Let’s Talk Sustainability

In the spirit of NYUAD’s Go Green Week, we highlight a few undergraduate courses that aim to promote and continue the discussion around sustainability and the environment.

Go Green Week is a weeklong program organized across the NYU campuses in Abu Dhabi, New York and Shanghai in an effort to raise awareness around matters of sustainability. 

Running from February 7 to 14, the initiative aims to raise awareness of environmental issues and sustainable development, and inspire others to take action, through a variety of events covering animal protection, ecological businesses, environmental NGOs, and food production.

In collaboration with the Student Government Sustainability Committee at NYU Abu Dhabi, we highlight some undergraduate courses that aim to promote and continue that discussion.

1. Foodways: Culture, Ethics, Sustainability
By Visiting Professor of Anthropology Jonnathan Shannon.

We are not just what we eat, but how we eat, and how we procure what we eat. The course covers questions like “Is responsible eating a privilege or a human right?” and “How do patterns in the production, distribution, and consumption of food promote such subjectivities as race, class, gender, and nation?” In an era of industrial food production and global climate change, our decisions in our food choices have a direct impact in meeting challenges in food security, and sustainable development.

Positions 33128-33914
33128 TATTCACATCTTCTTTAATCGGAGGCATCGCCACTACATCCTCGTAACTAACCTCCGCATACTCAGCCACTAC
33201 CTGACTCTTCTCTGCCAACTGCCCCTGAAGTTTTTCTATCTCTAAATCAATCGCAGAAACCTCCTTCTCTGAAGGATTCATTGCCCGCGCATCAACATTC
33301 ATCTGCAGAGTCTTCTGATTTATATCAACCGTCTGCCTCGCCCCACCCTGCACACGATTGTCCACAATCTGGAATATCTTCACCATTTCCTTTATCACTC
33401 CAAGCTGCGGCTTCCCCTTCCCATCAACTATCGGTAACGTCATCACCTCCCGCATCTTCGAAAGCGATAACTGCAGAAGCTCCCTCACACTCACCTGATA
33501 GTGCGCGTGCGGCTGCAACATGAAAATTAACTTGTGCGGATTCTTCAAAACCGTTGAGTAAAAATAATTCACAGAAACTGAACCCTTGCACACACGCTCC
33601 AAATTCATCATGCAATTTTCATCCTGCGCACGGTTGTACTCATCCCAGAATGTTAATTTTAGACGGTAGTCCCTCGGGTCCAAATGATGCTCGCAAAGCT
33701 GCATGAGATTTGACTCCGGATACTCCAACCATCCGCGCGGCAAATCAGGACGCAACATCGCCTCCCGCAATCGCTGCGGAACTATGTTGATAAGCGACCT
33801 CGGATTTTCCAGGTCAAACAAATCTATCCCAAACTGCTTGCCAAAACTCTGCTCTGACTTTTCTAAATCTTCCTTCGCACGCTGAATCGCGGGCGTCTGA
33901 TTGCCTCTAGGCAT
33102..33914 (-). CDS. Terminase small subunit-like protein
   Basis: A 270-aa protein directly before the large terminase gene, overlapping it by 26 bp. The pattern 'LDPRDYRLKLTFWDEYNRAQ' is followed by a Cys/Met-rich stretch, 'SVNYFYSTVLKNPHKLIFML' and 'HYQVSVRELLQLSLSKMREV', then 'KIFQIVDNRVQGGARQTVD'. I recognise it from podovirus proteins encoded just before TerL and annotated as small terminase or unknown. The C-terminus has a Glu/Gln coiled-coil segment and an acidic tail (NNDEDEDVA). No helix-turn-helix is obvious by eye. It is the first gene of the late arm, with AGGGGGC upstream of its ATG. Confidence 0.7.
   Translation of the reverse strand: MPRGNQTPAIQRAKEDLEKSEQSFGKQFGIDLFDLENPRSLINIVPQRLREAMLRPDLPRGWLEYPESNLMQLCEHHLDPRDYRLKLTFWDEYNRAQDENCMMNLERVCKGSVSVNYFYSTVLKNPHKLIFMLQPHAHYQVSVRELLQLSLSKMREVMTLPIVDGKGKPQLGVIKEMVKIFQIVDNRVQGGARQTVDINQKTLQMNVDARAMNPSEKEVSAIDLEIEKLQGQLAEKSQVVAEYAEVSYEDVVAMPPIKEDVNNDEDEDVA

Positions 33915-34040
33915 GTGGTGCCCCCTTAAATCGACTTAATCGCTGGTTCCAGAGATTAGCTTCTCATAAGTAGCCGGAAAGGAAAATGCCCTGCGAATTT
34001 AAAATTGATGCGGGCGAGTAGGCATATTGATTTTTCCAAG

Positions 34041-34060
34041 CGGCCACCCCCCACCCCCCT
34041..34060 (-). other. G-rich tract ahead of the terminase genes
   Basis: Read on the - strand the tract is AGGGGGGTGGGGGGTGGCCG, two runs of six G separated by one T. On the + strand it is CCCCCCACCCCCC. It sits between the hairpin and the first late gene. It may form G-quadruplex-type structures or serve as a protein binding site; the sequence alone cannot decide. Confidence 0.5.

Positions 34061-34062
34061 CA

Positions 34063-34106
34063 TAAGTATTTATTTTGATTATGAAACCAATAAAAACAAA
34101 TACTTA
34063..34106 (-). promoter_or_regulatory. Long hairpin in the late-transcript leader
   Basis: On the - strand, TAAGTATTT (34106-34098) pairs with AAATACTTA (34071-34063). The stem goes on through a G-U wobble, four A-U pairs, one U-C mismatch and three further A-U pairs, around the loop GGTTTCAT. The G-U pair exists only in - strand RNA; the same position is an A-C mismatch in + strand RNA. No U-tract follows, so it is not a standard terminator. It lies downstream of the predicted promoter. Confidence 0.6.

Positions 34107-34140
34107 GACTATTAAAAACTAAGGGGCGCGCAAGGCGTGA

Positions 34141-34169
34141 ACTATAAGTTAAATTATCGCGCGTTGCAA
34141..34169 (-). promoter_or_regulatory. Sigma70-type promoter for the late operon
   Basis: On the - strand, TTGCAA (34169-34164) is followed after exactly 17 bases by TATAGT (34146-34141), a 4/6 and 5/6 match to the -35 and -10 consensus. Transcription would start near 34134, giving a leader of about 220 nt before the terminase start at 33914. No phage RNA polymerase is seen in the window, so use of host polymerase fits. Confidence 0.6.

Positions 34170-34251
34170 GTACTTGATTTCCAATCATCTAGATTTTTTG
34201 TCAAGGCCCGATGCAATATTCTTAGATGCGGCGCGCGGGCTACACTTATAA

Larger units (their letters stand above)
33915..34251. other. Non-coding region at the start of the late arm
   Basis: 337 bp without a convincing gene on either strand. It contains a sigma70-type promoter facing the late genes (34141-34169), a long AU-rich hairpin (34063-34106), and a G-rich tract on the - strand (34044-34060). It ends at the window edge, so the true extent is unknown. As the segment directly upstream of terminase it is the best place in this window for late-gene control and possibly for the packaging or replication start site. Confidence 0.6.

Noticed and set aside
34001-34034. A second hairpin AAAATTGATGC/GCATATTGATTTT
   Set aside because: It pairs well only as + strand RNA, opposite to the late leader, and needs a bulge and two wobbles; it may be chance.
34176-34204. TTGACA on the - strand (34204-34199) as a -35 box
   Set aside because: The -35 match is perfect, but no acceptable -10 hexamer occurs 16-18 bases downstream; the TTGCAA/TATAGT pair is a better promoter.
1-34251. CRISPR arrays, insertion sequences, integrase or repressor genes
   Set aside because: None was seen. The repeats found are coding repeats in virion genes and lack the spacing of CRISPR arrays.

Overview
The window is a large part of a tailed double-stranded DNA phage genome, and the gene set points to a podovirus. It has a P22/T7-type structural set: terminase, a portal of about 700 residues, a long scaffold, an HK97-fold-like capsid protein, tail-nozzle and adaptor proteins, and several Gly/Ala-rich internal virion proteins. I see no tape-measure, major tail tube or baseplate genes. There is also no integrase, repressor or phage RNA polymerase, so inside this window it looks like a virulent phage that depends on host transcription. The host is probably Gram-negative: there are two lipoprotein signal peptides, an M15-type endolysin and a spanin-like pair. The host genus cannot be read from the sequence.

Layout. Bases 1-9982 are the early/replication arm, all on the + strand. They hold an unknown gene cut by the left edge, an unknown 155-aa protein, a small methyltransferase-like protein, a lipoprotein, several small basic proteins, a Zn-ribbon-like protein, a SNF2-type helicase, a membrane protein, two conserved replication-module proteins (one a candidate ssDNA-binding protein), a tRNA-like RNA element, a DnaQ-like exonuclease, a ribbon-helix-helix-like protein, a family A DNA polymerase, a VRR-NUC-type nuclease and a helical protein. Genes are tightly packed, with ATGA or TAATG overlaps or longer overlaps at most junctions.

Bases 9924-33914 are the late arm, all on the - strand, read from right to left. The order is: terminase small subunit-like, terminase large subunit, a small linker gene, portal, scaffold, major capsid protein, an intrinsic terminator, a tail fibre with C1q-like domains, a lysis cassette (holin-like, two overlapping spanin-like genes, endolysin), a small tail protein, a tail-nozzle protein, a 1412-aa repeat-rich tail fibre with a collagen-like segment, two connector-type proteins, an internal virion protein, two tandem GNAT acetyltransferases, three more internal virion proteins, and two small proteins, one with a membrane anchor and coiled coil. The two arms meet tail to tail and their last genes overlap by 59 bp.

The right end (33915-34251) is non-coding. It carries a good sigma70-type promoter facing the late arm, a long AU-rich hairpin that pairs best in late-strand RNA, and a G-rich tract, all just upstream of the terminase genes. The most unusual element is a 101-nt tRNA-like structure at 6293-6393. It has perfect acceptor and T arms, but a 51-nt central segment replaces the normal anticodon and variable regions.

2. Environmental Justice and Urban Inequality
Full course description can be found under the list of courses in Social Research and Public Policy Major.

The course traces the origins of the uneven distribution of environmental problems across urban geographies, examines ways to measure environmental inequality, and analyzes how environmental issues shape social inequality. One of the case studies include Masdar City, the UAE’s attempt to construct the world’s first carbon-neutral city.

3. Global Sustainable Cities
Full course description can be found under the list of courses in Legal Studies Major.

Growing urbanization meant that cities and their residents have become major consumers of natural resources. But if urban growth is managed properly, cities also have the potential to be efficient and sustainable users of natural resources, especially in this era of advanced technology that allows for remote monitoring and control of resource use.

4. Fulfilling the Promise of the Sustainable Development Goals by 2030
Full course description can be found under the list of courses in Political Science Major.

The course explores how, between now and 2030, the global community can fulfil the promises developed at the United Nations Sustainable Development Summit in New York. Students will examine the impact of the climate crisis, the influence of governance, state fragility, conflict, and more. 

5. Children, Youth and Sustainable Development of the World’s Cities
Full course description can be found under the list of courses in Social Research and Public Policy Major.